Sen. Tom Harkin continues to refer to the Senate health reform bill as a “starter home” in a new entry on the Huffington Post.
Instead of that “partial loaf” analogy, I like to think of this bill as like a starter home. It is not the mansion of our dreams. But it has a solid foundation, giving every American access to quality, affordable coverage. It has an excellent, protective roof, which will shelter Americans from the worst abuses of health insurance companies. And this starter home has plenty of room for additions and improvements.
This bill has a terrible foundation. It is a starter home built with the equivalent of toxic drywall, lead paint, a poorly mixed cement foundation, and faulty electric wiring.
The bill is built on the extremely wasteful and inefficient private insurance system and contains one of the biggest rollbacks in decades of women’s reproductive rights. It, in effect, gives a permanent exclusivity to expensive biologics, and still denies Americans the ability to buy cheaper drugs from overseas. It has insufficient regulations and leaves the regulator enforcement purely up to the states, which have a poor track record enforcing the current regulations on their books. Regulation without enforcement is worthless. It throws good money after bad without fixing the underlying problems. The cost of the insurance will be too high and the quality of the insurance is too low. Funneling billions of dollars and forcing millions of Americans to buy a product that is frankly a terrible bargain is not a good foundation to build on. It is only a good foundation for the private insurance companies because it further enriches and entrenches them. Rewarding the failure of the private health insurance system with even more money and more customers is not how you want to build your “starter home.”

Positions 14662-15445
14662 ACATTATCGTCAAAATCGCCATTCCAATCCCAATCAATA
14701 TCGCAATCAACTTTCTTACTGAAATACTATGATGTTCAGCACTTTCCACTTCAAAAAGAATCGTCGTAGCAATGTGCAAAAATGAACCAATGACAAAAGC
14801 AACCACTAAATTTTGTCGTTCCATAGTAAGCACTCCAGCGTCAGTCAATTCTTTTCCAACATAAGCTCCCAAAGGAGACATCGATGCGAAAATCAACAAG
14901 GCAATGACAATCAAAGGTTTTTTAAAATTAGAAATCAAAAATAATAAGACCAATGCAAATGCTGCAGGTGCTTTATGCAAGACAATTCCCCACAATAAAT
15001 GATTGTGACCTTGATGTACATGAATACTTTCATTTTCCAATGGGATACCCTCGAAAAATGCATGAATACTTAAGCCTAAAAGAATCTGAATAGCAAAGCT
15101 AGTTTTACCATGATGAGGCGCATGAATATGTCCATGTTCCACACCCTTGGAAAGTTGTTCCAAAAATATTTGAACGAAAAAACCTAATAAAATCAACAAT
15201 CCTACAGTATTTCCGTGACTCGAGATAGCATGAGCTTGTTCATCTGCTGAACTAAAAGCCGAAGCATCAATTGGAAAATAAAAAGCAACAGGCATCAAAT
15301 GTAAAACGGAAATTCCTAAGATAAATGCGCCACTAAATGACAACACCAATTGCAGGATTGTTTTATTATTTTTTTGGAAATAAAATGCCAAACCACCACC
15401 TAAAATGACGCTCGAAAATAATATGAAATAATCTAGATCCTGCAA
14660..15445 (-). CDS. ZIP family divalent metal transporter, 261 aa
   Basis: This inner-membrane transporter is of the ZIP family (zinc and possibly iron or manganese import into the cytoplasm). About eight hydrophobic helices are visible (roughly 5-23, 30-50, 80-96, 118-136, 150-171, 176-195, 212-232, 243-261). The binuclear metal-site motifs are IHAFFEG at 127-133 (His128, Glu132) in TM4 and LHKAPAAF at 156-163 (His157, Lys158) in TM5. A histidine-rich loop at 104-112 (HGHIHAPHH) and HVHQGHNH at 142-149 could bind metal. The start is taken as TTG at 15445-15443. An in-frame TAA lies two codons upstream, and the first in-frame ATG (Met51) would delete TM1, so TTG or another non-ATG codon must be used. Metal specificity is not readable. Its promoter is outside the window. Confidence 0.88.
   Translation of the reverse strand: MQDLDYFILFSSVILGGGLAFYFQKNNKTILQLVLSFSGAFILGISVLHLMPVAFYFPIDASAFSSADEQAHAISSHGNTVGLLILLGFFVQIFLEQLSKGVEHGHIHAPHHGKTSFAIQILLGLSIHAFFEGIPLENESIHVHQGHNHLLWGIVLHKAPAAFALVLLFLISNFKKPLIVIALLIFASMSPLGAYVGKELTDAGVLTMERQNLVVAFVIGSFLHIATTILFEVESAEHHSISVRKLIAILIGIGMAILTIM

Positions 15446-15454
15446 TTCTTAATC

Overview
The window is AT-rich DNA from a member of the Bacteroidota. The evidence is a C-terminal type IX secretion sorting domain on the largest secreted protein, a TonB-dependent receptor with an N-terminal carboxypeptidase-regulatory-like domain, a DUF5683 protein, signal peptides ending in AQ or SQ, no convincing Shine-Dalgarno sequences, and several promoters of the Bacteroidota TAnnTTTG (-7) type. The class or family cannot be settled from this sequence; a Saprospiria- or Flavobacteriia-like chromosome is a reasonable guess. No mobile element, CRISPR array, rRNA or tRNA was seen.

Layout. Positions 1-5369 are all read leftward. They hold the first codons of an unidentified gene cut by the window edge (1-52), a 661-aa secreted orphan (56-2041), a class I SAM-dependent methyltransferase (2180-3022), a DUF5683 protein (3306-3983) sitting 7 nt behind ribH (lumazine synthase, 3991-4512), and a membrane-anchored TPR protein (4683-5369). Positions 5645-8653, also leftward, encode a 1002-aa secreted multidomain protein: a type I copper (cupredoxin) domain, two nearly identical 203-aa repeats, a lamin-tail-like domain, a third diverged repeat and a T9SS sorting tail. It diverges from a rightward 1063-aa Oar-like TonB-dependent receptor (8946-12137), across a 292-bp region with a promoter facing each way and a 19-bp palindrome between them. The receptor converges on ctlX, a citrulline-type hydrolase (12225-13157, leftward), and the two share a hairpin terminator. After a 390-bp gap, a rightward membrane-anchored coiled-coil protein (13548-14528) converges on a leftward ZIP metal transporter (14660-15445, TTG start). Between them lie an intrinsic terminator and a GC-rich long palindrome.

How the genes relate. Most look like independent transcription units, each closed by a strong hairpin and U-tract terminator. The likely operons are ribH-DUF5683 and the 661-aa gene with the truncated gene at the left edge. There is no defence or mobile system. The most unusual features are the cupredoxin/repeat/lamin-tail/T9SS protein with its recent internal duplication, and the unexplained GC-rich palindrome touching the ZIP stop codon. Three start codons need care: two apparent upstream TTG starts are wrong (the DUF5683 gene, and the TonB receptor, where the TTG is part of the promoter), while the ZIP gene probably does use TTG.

Harkin is definitely correct when he says, “a starter home has plenty of room for additions and improvements.” There are many, many, many problems with this bill that need to be corrected. Unfortunately, no one is going to want to put additions on a terribly built home, and no one is going to want to rehire the same contractor that so completely botched the construction of the home to build the addition. I would love it if this were a smaller home, but built with a sturdy foundation.
In reality, what we have is a massive corporate giveaway that will serve to discredit the “progressive” principles that Harkin falsely claims this thing is built on. Teddy Roosevelt was the progressive trust buster. It makes a mockery of the term “progressive” to claim a plan to force Americans to buy expensive, low-quality goods from insurance companies exempt form anti-trust laws (laws that Roosevelt championed) and subsidized with taxpayer money is in anyway “progressive.”